• Kitely!—promptly and definitely—and for _good_!—that was the ticket.
  • Cotherstone went off into the shadows of the night—and a good hour had passe_hen he returned to his house. It was then ten o'clock; he afterward_emembered that he glanced at the old grandfather clock in his hall when h_et himself in. All was very quiet in there; he opened the drawing-room doo_o find the two young men and Lettie sitting over a bright fire, and Brereto_vidently telling the other two some story, which he was just bringing to _onclusion.
  • " … for it's a fact, in criminal practice," Brereton was saying, "that ther_re no end of undiscovered crimes—there are any amount of guilty men goin_bout free as the air, and——"
  • "Hope you've been enjoying yourselves," said Cotherstone, going forward to th_roup. "I've been as quick as I could."
  • "Mr. Brereton has been telling us most interesting stories about criminals,"
  • said Lettie. "Facts—much stranger than fiction!"
  • "Then I'm sure it's time he'd something to refresh himself with," sai_otherstone hospitably. "Come away, gentlemen, and we'll see if we can't fin_ drop to drink and a cigar to smoke."
  • He led the way to the dining-room and busied himself in bringing out som_oxes of cigars from a cupboard while Lettie produced decanters and glasse_rom the sideboard.
  • "So you're interested in criminal matters, sir?" observed Cotherstone as h_ffered Brereton a cigar. "Going in for that line, eh?"
  • "What practice I've had has been in that line," answered Brereton, with _uiet laugh. "One sort of gets pitchforked into these things, you know, so——"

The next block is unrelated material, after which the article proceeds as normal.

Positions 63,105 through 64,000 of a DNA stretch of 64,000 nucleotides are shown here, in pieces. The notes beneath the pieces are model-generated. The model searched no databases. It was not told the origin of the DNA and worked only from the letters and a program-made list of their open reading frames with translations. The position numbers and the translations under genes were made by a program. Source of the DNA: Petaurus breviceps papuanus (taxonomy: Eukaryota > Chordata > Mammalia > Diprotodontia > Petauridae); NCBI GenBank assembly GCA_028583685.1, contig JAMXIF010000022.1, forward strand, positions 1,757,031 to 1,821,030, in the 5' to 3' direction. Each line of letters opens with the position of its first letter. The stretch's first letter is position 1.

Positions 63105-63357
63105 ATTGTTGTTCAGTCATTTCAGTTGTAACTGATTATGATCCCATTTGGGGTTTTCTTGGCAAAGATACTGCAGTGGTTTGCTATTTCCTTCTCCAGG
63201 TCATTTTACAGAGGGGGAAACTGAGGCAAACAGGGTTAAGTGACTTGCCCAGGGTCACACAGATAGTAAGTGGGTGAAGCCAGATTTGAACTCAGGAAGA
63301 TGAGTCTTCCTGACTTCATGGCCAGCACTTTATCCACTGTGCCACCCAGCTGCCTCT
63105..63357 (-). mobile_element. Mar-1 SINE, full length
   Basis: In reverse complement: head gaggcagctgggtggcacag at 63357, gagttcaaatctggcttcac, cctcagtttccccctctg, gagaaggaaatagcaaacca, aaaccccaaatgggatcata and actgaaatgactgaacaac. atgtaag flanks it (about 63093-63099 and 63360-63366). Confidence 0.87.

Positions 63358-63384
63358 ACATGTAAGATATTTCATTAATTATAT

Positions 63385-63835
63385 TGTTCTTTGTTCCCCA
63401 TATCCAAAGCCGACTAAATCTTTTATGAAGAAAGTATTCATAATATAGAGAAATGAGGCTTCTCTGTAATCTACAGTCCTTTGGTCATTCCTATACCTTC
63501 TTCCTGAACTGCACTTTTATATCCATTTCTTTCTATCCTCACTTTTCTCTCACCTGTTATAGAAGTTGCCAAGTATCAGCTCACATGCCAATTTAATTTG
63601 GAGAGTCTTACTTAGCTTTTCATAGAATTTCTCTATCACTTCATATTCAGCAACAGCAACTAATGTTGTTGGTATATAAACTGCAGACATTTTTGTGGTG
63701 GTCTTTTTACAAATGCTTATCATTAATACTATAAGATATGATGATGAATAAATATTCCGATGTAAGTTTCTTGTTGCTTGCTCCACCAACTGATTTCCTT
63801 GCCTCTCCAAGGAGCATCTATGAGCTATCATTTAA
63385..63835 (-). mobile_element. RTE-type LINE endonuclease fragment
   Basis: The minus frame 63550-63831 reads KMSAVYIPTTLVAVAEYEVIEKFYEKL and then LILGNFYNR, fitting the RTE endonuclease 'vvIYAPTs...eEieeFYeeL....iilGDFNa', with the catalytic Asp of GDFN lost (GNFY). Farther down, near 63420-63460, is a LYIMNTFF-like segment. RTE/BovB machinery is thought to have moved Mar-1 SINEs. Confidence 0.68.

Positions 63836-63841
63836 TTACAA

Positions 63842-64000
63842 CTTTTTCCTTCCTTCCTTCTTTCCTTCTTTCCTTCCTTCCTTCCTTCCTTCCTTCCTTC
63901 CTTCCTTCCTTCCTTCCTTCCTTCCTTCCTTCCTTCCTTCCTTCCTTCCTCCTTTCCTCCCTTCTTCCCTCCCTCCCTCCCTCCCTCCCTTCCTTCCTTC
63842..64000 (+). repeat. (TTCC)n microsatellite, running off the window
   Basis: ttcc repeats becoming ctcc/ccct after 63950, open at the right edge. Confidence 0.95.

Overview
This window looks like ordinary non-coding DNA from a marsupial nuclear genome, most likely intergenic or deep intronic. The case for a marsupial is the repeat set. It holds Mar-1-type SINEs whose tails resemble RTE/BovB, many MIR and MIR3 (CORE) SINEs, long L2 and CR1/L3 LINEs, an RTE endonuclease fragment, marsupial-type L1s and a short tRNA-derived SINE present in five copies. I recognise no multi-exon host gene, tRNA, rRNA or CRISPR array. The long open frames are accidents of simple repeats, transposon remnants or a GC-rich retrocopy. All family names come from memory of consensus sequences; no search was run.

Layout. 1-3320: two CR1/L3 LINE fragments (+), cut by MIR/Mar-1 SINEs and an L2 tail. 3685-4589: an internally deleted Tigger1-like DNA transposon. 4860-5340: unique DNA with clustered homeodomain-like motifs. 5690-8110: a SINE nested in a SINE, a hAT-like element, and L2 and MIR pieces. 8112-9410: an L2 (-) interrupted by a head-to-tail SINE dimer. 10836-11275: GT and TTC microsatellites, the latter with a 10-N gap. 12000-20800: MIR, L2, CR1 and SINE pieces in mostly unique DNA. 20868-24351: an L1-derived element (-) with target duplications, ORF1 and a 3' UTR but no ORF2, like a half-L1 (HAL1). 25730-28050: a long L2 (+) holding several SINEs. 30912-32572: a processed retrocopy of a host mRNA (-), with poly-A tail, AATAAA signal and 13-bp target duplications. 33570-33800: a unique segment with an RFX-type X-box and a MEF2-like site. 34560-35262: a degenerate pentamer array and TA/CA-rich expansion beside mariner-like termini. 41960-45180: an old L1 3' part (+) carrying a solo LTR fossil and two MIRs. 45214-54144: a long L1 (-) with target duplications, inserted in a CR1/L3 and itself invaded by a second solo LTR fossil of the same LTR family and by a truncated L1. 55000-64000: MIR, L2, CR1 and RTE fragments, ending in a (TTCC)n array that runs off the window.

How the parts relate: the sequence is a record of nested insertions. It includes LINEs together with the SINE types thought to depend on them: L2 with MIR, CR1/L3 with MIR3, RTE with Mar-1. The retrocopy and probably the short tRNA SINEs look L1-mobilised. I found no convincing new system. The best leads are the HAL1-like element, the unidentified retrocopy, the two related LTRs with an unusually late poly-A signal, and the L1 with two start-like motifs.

• "What's that?" exclaimed Lettie, who was just then handing the young barriste_ tumbler of whisky and soda which Bent had mixed for him. "Somebody runnin_urriedly up the drive—as if something had happened! Surely you're not goin_o be fetched out again, father?"
  • A loud ringing of the bell prefaced the entrance of some visitor, whose voic_as heard in eager conversation with a parlourmaid in the hall.
  • "That's your neighbour—Mr. Garthwaite," said Bent.
  • Cotherstone set down the cigars and opened the dining-room door. A youngish, fresh-coloured man, who looked upset and startled, came out of the hall, glancing round him inquiringly.
  • "Sorry to intrude, Mr. Cotherstone," he said. "I say!—that old gentleman yo_et the cottage to—Kitely, you know."
  • "What of him?" demanded Cotherstone sharply.
  • "He's lying there in the coppice above your house—I stumbled over him comin_hrough there just now," replied Garthwaite. "He—don't be frightened, Mis_otherstone—he's—well, there's no doubt of it—he's dead! And——"
  • "And—what?" asked Cotherstone. "What, man? Out with it!"
  • "And I should say, murdered!" said Garthwaite. "I—yes, I just saw enough t_ay that. Murdered—without a doubt!"